FTC targets Novo's Ozempic, others in crackdown on 300-plus 'junk' patent listings in FDA database

The U.S. Federal Trade Commission (FTC) is not done with its crackdown on what it views as improper listing of patents with the FDA.

After an initial round of challenges launched in November against more than 100 patents by nine drugmakers, the FTC is back targeting another 300-plus patent listings by eight pharma firms in the FDA’s Orange Book.

The FTC argues those patents for altogether 20 brand-name products are “junk” listings that could be used by pharma companies to stymie competition and inflate drug prices.

AstraZeneca, Boehringer Ingelheim, GSK and Teva once again found themselves in the crosshairs of the U.S. antitrust watchdog. But the most high-profile products involved in this wave of disputes, as spelled out by the FTC, are perhaps Novo Nordisk’s GLP-1 drugs Ozempic, Saxenda and Victoza.

In response to a Fierce Pharma request for comment, Novo said it’s reviewing the warning letter received from the FTC.

The antitrust agency in a Tuesday release mistakenly identified Ozempic as a weight loss drug when it’s only approved by the FDA to control Type 2 diabetes. Novo’s Wegovy, which contains the same GLP-1 receptor agonist semaglutide as Ozempic, is approved for obesity. The two brands, while both coming in an injectable pen administered weekly, are available in different maintenance dose strengths.  

The FDA Orange Book records branded drug patents that serve as reference for generic drug developers. The FTC argued that by putting up sham patents, biopharma companies have exploited a policy that blocks the FDA from approving a generic drug for 30 months if an originator timely files an infringement lawsuit against a generic over a patent listed in the Orange Book.

The FTC first warned in September that it would scrutinize improperly listed drug patents in the FDA database. Then, in November, it challenged more than 100 patents for several drug products that deploys special delivery devices, such as an inhaler or an injector.

In response, GSK, Amneal’s Impax Laboratories and Kaleo have delisted some patents. GSK also voluntarily removed certain patents that were not challenged by the FTC.

Earlier this year, Boehringer Ingelheim, AZ and GSK all committed to capping their inhalers’ monthly out-of-pocket costs at $35.

This time around, the FTC is once again eyeing some drug-device combos. Besides the Novo drugs, AstraZeneca’s Bydureon pen for diabetes is also part of the FTC’s challenge. Four GSK inhalers using the Ellipta device, such as the chronic obstructive pulmonary disease and asthma therapies Breo and Trelegy, were included.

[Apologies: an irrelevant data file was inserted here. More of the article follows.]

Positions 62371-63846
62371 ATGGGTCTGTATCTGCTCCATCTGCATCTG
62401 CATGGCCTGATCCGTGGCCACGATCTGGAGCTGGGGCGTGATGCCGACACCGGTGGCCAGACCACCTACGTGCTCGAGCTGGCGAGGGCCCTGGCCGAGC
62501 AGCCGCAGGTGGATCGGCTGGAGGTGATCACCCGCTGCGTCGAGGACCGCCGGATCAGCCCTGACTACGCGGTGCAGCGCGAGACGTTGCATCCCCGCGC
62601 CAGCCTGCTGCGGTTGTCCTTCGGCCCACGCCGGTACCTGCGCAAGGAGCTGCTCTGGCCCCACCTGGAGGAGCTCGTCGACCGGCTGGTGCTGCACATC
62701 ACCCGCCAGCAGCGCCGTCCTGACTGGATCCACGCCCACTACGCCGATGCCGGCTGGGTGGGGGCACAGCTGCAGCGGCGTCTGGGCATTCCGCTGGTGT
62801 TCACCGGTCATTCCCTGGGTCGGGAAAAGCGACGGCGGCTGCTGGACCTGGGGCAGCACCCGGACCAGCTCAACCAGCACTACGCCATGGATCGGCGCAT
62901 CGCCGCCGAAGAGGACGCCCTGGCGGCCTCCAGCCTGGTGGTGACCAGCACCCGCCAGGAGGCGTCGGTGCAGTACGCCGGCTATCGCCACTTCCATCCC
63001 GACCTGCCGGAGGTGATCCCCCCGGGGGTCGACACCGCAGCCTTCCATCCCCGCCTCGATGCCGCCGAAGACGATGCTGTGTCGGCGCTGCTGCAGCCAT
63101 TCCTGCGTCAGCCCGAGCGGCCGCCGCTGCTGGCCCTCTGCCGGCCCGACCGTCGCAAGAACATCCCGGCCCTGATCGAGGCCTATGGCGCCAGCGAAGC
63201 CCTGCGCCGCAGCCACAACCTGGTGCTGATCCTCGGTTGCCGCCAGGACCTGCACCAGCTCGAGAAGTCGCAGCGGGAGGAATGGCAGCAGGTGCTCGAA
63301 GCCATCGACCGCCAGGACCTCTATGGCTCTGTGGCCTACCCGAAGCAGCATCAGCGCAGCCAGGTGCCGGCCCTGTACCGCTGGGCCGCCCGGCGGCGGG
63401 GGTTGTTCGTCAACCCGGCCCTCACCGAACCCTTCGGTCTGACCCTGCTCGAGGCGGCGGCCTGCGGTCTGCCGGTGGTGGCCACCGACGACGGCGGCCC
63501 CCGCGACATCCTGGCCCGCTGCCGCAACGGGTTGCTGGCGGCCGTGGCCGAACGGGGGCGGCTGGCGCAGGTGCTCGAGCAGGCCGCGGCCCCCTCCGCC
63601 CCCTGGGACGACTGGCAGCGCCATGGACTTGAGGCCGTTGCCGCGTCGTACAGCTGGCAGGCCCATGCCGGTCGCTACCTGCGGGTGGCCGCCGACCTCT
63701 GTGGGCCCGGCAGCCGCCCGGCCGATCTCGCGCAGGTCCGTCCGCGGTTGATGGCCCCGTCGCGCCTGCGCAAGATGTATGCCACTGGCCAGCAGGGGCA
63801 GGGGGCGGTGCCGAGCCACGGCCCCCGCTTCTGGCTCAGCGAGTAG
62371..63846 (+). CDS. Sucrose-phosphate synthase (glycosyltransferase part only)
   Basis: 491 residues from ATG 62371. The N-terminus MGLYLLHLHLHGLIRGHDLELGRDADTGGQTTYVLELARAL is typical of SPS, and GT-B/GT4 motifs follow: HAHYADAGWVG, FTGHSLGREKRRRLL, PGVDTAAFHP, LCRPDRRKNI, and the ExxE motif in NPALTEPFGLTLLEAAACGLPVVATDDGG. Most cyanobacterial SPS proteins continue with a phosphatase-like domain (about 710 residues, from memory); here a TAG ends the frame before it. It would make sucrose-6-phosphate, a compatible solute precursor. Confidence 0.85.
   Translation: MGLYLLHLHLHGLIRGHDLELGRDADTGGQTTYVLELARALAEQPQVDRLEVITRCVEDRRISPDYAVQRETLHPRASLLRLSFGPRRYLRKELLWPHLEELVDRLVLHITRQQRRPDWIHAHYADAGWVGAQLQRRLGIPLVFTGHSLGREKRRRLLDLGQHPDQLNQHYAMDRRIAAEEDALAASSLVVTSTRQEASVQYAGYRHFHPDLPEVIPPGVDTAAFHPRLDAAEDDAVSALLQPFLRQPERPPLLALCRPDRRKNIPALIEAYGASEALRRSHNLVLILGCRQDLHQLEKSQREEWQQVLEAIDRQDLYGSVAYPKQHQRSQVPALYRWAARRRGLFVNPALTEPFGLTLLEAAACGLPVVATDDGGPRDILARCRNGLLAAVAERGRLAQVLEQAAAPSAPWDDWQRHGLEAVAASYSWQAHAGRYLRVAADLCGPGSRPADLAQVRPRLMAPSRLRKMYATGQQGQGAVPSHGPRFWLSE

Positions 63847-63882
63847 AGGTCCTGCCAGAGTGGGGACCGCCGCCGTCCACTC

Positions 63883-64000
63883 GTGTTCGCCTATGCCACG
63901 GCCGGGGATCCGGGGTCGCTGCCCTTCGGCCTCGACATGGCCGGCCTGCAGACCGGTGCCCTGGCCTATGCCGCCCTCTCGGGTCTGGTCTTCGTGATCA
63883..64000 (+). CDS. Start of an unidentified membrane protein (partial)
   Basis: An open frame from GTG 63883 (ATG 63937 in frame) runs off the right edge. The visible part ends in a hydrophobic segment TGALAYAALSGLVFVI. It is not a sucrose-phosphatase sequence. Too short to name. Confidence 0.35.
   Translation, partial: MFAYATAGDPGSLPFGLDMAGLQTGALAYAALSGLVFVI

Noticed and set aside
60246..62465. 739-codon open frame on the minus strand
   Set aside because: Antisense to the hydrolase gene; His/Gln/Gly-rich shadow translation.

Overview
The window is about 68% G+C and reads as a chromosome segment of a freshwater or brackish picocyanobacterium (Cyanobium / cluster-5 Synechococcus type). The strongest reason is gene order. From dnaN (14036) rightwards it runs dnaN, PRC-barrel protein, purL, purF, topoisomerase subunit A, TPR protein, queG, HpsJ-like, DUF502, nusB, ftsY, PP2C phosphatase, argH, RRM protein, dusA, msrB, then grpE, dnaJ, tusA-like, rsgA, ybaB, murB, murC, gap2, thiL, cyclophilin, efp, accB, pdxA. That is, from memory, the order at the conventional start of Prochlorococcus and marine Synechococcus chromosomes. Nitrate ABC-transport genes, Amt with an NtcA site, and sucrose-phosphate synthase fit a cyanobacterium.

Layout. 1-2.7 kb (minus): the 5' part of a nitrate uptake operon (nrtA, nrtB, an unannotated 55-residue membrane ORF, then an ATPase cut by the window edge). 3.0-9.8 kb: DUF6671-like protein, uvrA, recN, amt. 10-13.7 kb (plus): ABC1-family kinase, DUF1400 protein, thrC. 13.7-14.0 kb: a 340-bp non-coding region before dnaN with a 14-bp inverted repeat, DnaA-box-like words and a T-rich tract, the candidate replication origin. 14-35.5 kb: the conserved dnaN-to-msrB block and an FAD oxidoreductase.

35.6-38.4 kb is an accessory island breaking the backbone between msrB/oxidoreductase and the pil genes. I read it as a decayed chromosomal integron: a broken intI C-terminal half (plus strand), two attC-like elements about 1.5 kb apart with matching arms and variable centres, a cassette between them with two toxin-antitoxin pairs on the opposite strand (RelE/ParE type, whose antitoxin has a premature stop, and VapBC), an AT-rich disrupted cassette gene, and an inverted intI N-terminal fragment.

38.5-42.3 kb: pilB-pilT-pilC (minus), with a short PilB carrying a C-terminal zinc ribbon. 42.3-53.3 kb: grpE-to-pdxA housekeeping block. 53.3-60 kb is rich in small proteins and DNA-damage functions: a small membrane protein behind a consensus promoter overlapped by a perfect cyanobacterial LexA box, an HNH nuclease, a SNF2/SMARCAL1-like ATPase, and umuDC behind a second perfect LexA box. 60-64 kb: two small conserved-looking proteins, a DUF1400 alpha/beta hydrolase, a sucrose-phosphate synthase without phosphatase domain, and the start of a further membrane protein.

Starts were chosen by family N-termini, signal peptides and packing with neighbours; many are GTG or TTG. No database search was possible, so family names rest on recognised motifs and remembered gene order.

A GSK spokesperson confirmed receipt of the new warning letter and said the company will do its own analysis as the law requires. Previously, GSK retracted four of five patents flagged by the FTC from the Orange Book back in November.

“Once complete, we will respond to the FDA and FTC in accordance with the FDA’s process,” the GSK spokesperson said of the latest review.

For Novartis, its COPD drugs Seebri and Utibron landed on the FTC’s radar. Boehringer saw patents for its Striverdi and Stiolto inhalations using the Respimat technology under the agency’s microscope.

In a statement shared with Fierce Pharma, Boehringer said it has “never wrongfully submitted patents for listing in the Orange Book—not for any of our inhaler products or any other products in our portfolio.” The company believes its patents in the FDA database are “valid, enforceable and properly listed.”

“Drug-and-device combination products are complex and costly to develop and manufacture, and we file patents to protect our investment in innovations like these that benefit people and improve their lives.”

Teva had the most patents implicated among the drugmakers, with about 60 patents targeted across five brands using the Respiclick, Digihaler or Redihaler platforms between it and its Norton Waterford subsidiary. The company did not immediately reply to a request for comment.

Covis Pharma and Amphastar Pharmaceuticals round out the eight companies,

The FTC is currently challenging the patents under the FDA’s regulatory dispute process, but the antitrust agency warned that it retains the right to take any further action. The FTC has yet to bring any additional sanctions against companies that have refused to remove patents in the agency’s first round of scrutiny.